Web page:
People are absolutely welcome to wear dark clothes and go running -- I do that all the time; my wardrobe is often one of the last things on my mind (anyone who knows me can confirm that fashion, in any manner, is not my strong point). However, people should be aware that their visibility toward others may be impacted, and while they still have the legal rights within legal crossings: it's in their own self-interest to be mindful of all that is around them -- even the bad drivers.

Though to give a potential small glimpse of sympathy to the driver (as much of a faux pas as it tends to be here on GGW), without actually witnessing the situation myself I can only assume a chance that the driver sincerely didn't see the pedestrian; potentially a result of the dark clothes.

Even the best drivers don't have eagle-eye perception, and I'd wager the driver in this case didn't intend to go out & try to run anyone over. Just as Erik certainly didn't go out with the intention of trying to be run over. At least both driver & jogger hopefully came out of this with a bit of a lesson attentiveness on both sides.

by Bossi on Sep 29, 2010 9:46 am • linkreport

@Lance -did YOU read it? I stepped into the crosswalk, there were no cars even close to it. But by the time I was halfway across the intersection, I caught a fast-moving object out of my right eye. It was a car, and it was accelerating toward me.

This is the comment made by the pedestrian on the witnesses blog and she did not dispute it.

You're in a position where you're defending a driver as completely faultless for driving into a crosswalk that had pedestrians in it who were crossing with the light. You are making the argument the pedestrian would be 100% responsible for a crash had it occurred, because... he crossed in a crosswalk with the light and didn't give way to the car...?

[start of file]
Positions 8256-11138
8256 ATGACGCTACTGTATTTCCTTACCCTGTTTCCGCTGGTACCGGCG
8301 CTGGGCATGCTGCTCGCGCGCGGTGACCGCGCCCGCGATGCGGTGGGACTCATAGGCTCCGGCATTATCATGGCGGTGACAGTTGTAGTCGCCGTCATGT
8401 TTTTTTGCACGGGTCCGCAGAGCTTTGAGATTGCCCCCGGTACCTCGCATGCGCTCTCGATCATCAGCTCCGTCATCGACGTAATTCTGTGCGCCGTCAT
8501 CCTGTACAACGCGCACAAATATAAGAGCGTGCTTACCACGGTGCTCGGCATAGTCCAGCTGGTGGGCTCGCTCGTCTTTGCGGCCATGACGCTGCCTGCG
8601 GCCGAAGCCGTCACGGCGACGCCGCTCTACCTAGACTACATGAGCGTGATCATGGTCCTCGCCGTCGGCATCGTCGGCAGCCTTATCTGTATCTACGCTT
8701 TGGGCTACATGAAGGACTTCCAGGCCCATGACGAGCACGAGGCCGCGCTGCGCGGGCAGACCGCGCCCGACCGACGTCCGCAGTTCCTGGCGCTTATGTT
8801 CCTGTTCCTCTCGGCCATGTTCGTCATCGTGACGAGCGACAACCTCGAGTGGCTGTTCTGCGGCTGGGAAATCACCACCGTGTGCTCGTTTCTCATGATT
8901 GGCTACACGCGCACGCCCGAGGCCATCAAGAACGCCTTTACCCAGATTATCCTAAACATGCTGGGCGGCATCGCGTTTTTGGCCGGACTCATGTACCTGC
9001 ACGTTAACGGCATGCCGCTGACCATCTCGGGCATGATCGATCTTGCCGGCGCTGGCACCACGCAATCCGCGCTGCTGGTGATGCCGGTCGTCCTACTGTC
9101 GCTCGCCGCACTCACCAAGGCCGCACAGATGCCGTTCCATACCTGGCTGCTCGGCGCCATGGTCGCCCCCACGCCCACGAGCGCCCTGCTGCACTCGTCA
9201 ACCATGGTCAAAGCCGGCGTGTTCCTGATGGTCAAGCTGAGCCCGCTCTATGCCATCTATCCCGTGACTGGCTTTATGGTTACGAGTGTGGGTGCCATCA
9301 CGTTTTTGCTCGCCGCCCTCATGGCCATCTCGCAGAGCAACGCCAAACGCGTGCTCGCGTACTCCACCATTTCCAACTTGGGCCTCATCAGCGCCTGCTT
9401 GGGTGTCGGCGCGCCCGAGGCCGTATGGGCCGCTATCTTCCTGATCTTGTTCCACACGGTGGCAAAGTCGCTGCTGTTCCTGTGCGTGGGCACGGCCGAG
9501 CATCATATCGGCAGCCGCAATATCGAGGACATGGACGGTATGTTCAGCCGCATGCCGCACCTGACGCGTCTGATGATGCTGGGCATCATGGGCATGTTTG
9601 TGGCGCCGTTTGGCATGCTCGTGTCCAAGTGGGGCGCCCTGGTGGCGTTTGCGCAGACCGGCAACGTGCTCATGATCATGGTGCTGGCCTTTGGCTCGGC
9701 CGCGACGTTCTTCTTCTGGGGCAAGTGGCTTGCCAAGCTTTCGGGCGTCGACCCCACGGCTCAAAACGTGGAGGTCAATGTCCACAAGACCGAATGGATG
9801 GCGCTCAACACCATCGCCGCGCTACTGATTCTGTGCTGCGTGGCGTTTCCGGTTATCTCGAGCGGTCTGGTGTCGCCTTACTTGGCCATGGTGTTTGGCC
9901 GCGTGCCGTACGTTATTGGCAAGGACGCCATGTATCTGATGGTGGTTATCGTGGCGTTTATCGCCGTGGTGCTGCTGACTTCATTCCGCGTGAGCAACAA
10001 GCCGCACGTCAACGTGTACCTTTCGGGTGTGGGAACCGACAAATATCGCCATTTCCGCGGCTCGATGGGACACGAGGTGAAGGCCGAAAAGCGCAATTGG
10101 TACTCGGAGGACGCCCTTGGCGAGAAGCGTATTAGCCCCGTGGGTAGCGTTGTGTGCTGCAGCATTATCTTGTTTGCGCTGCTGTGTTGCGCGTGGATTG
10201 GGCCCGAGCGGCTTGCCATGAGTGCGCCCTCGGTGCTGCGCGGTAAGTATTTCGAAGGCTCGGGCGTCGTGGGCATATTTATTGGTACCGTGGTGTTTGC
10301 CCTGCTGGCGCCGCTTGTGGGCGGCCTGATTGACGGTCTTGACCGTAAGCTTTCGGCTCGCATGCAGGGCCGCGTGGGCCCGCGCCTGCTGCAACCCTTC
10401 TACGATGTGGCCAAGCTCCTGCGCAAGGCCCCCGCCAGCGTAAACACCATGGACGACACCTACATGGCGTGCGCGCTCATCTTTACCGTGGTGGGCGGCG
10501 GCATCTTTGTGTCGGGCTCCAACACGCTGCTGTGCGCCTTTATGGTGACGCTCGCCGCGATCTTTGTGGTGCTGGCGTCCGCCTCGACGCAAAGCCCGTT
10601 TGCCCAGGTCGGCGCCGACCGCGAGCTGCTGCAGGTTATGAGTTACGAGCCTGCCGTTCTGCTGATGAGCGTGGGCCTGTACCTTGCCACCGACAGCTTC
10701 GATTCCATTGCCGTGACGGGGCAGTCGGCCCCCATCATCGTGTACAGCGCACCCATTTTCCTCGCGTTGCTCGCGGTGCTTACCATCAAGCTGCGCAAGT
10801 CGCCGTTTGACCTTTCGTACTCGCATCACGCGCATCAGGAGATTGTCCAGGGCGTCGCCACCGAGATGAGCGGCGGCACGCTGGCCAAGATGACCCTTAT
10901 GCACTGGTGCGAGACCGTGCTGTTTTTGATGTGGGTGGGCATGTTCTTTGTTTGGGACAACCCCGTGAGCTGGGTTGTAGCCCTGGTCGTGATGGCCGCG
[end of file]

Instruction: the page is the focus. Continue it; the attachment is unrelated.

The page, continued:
Again, I really hope this expression is just hyperbole on your part because if its not then no pedestrian is safe when you're driving.

by Tina on Sep 29, 2010 10:21 am • linkreport

I've removed a comment that was inappropriate. Or at least, it was making inappropriate personal attacks that also made absolutely no sense because they mistook the gender of the person they were attacking, and would have been inappropriate in any case.

by David Alpert on Sep 29, 2010 10:25 am • linkreport

@Bossi, Well said!

@Tina, like I said ... I'm just going by what was in the first link (I think it's the TBD one) where the jogger's actions are described as 'running into the intersection' in such a manner that they literally came out of nowhere into the intersection. If the jogger really did take the time to really look in all directions (which would be a hard thing to do if he was actually running through the intersection), then he would have acted prudently. Maybe he wasn't really running through the intersection? Maybe he slowed down?

Incidentally, I wonder what the law says about how pedestrians are supposed to cross intersections. Do they say anything about 'looking' first? Maybe about 'proceeding carefully'? If anyone has access to the DC code here, it would be interesting to read it.

by Lance on Sep 29, 2010 12:03 pm • linkreport

you think there should be a LAW requiring pedestrians to 'look'? And how shall blind pedestrians obey this law?

If this had happened to a blind pedestrian would you still be defending this driver for carrying 0% responsibility had there been a crash and holding the pedestrian (or his/her dog) to 100% responsibility for the crash?

by Tina on Sep 29, 2010 12:46 pm • linkreport

Hey folks: Thanks for chewing over all of this. I think there are lots of good points here. The main point I would like to make is this: The whole notion of being "careful" and "attentive" and "anticipating" things, I'm afraid, doesn't particularly apply here. As I recall, I jogged into the intersection and saw no threats. My guess is that when I was at the threshold of the street, that the car hadn't even begun his left turn yet. Which means he must have been going really, really fast. That's the conclusion I reached, anyway, when he screeched his brakes as he nearly pummeled me. So being careful, I agree, is important. But the question is sometimes as to whether it's even possible, given that some motorists are just driving so fast and being so heedless.

by Erik Wwemple on Sep 29, 2010 12:49 pm • linkreport